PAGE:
image of teachers learning tech by klbeasley on FlickrOver the past several months YALSA has sponsored and been a part of several activities focused on the future of libraries. These include the National Forum on Libraries and Teens and the Connected Learning month (MAY) all about the future of libraries. As I’ve participated in these events one thing has continually struck me as being at the heart of the future of successfully serving teens in libraries – physically, digitally, virtually – and that’s the importance of mentoring. This is mentoring of teens who take part in library initiatives and mentoring of colleagues who are learning how to be successful within new library models.

Consider these Twitter posts related to the topic of mentoring and the future of libraries:

What I keep coming back to as I think about these conversations, and working with teens in libraries, is how do library staff gain the skills necessary to be mentors and/or to connect teens to mentors in the community? It’s not necessarily easy to be a mentor. It’s also not easy to determine what one’s personal strengths are when it comes to mentoring and when perhaps someone else needs to be brought in because they have the skills that might be lacking. Add to that that teens, and library staff, need to trust those with whom they are working in order for a mentoring relationship to succeed.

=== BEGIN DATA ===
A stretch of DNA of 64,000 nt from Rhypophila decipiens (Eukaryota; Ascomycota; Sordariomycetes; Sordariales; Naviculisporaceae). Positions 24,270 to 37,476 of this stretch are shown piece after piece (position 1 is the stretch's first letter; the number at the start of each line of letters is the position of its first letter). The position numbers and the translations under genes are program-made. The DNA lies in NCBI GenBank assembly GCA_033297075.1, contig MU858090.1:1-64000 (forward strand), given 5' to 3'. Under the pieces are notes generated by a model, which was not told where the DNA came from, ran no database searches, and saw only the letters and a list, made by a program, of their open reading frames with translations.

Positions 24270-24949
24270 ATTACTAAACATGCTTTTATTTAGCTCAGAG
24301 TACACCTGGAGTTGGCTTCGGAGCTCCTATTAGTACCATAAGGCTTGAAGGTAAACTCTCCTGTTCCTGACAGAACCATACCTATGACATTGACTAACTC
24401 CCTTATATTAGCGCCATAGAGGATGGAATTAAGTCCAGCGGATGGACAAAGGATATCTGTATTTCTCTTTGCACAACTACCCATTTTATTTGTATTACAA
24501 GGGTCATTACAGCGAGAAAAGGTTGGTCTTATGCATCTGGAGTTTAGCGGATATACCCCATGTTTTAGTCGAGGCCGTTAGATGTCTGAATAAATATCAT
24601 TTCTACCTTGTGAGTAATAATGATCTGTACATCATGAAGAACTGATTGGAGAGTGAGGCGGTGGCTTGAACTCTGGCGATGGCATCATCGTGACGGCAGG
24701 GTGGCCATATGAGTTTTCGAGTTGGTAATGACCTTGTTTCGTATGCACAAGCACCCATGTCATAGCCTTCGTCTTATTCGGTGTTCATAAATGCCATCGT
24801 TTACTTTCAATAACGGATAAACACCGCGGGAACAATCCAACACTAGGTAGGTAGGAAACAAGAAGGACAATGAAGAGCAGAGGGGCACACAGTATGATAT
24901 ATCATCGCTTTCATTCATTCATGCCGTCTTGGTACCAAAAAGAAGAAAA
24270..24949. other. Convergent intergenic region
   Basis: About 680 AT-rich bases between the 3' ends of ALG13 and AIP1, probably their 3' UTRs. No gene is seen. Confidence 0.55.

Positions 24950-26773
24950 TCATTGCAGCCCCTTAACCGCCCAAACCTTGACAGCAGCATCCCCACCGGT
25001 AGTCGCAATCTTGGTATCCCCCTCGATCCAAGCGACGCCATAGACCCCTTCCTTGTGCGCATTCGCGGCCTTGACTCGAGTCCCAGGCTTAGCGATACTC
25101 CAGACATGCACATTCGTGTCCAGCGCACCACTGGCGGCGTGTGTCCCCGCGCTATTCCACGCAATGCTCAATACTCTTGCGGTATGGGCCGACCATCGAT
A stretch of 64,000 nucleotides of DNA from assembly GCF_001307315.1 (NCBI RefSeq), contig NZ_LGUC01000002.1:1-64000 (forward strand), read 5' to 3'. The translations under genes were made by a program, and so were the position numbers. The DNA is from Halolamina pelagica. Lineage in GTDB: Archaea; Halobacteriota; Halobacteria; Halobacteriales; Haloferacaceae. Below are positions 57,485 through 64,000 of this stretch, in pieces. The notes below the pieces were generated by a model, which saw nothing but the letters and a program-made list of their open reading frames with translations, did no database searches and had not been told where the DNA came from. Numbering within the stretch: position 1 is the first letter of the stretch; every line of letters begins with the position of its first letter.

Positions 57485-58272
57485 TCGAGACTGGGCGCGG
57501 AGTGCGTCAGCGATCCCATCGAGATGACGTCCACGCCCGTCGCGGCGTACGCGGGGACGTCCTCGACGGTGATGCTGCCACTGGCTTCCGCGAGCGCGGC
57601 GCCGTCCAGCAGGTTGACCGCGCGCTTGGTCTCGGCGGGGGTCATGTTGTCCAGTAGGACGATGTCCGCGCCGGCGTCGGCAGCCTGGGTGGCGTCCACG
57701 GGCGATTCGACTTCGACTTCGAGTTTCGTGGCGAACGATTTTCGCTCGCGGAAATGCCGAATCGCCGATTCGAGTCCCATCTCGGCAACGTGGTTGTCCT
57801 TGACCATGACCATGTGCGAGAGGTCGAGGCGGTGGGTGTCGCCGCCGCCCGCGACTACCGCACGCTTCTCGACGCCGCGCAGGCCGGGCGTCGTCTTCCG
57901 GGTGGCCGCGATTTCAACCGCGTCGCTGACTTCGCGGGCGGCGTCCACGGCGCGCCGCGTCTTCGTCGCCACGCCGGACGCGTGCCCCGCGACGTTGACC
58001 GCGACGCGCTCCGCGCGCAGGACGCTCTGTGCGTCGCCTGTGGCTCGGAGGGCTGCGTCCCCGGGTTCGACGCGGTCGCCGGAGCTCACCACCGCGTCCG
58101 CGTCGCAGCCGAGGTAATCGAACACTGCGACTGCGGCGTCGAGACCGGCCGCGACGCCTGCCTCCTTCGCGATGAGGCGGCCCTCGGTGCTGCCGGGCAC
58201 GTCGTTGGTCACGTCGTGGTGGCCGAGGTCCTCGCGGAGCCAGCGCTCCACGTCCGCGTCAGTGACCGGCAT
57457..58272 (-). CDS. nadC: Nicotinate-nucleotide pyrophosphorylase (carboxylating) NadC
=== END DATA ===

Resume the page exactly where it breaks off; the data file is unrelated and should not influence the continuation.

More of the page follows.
There are a lot of components to it. And, I wonder, to repeat myself, how do library staff gain the skills necessary?

So, YALSAblog readers, I’m asking you. What’s your experience with relationship building and mentoring with teens and colleagues? What do you think are the skills required to be a good mentor? What opportunities do library staff, and library school students, need in order to gain mentoring skills? Add your thoughts, ideas, and experiences in the comments.

About Linda W Braun

Linda W Braun is a YALSA Past President, the YALSA CE Consultant, and a learning consultant/project management coordinator at LEO: Librarians & Educators Online.

Comments are closed.

Post Navigation